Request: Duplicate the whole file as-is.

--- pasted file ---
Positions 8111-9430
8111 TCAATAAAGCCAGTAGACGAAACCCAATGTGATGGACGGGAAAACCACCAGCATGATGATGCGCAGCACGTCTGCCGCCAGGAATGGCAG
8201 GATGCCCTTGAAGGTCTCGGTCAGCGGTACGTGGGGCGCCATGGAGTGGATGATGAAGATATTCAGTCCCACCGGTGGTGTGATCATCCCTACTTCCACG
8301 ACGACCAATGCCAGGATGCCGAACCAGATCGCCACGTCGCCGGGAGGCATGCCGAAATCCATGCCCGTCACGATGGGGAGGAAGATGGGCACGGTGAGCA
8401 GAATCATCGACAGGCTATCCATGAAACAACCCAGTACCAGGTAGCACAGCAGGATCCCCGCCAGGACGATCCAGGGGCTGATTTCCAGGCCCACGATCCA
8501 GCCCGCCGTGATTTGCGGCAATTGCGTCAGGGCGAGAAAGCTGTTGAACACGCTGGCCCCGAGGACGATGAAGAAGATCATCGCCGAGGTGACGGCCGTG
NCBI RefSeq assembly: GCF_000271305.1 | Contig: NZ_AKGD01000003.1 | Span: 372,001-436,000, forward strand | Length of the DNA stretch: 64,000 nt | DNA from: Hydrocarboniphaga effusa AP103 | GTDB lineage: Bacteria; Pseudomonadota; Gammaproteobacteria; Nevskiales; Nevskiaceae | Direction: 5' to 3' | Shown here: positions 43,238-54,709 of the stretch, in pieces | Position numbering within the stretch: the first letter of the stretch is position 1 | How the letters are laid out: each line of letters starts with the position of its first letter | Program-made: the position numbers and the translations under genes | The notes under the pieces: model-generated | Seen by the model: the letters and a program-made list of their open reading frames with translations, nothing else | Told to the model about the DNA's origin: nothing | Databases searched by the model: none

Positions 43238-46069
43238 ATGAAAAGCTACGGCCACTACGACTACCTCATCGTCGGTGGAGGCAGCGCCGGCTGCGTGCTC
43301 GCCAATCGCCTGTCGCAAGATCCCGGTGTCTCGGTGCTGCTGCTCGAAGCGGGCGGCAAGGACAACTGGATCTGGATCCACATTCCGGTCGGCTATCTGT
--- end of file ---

Positions 8111-9430
8111 TCAATAAAGCCAGTAGACGAAACCCAATGTGATGGACGGGAAAACCACCAGCATGATGATGCGCAGCACGTCTGCCGCCAGGAATGGCAG
8201 GATGCCCTTGAAGGTCTCGGTCAGCGGTACGTGGGGCGCCATGGAGTGGATGATGAAGATATTCAGTCCCACCGGTGGTGTGATCATCCCTACTTCCACG
8301 ACGACCAATGCCAGGATGCCGAACCAGATCGCCACGTCGCCGGGAGGCATGCCGAAATCCATGCCCGTCACGATGGGGAGGAAGATGGGCACGGTGAGCA
8401 GAATCATCGACAGGCTATCCATGAAACAACCCAGTACCAGGTAGCACAGCAGGATCCCCGCCAGGACGATCCAGGGGCTGATTTCCAGGCCCACGATCCA
8501 GCCCGCCGTGATTTGCGGCAATTGCGTCAGGGCGAGAAAGCTGTTGAACACGCTGGCCCCGAGGACGATGAAGAAGATCATCGCCGAGGTGACGGCCGTG
NCBI RefSeq assembly: GCF_000271305.1 | Contig: NZ_AKGD01000003.1 | Span: 372,001-436,000, forward strand | Length of the DNA stretch: 64,000 nt | DNA from: Hydrocarboniphaga effusa AP103 | GTDB lineage: Bacteria; Pseudomonadota; Gammaproteobacteria; Nevskiales; Nevskiaceae | Direction: 5' to 3' | Shown here: positions 43,238-54,709 of the stretch, in pieces | Position numbering within the stretch: the first letter of the stretch is position 1 | How the letters are laid out: each line of letters starts with the position of its first letter | Program-made: the position numbers and the translations under genes | The notes under the pieces: model-generated | Seen by the model: the letters and a program-made list of their open reading frames with translations, nothing else | Told to the model about the DNA's origin: nothing | Databases searched by the model: none

Positions 43238-46069
43238 ATGAAAAGCTACGGCCACTACGACTACCTCATCGTCGGTGGAGGCAGCGCCGGCTGCGTGCTC
43301 GCCAATCGCCTGTCGCAAGATCCCGGTGTCTCGGTGCTGCTGCTCGAAGCGGGCGGCAAGGACAACTGGATCTGGATCCACATTCCGGTCGGCTATCTGT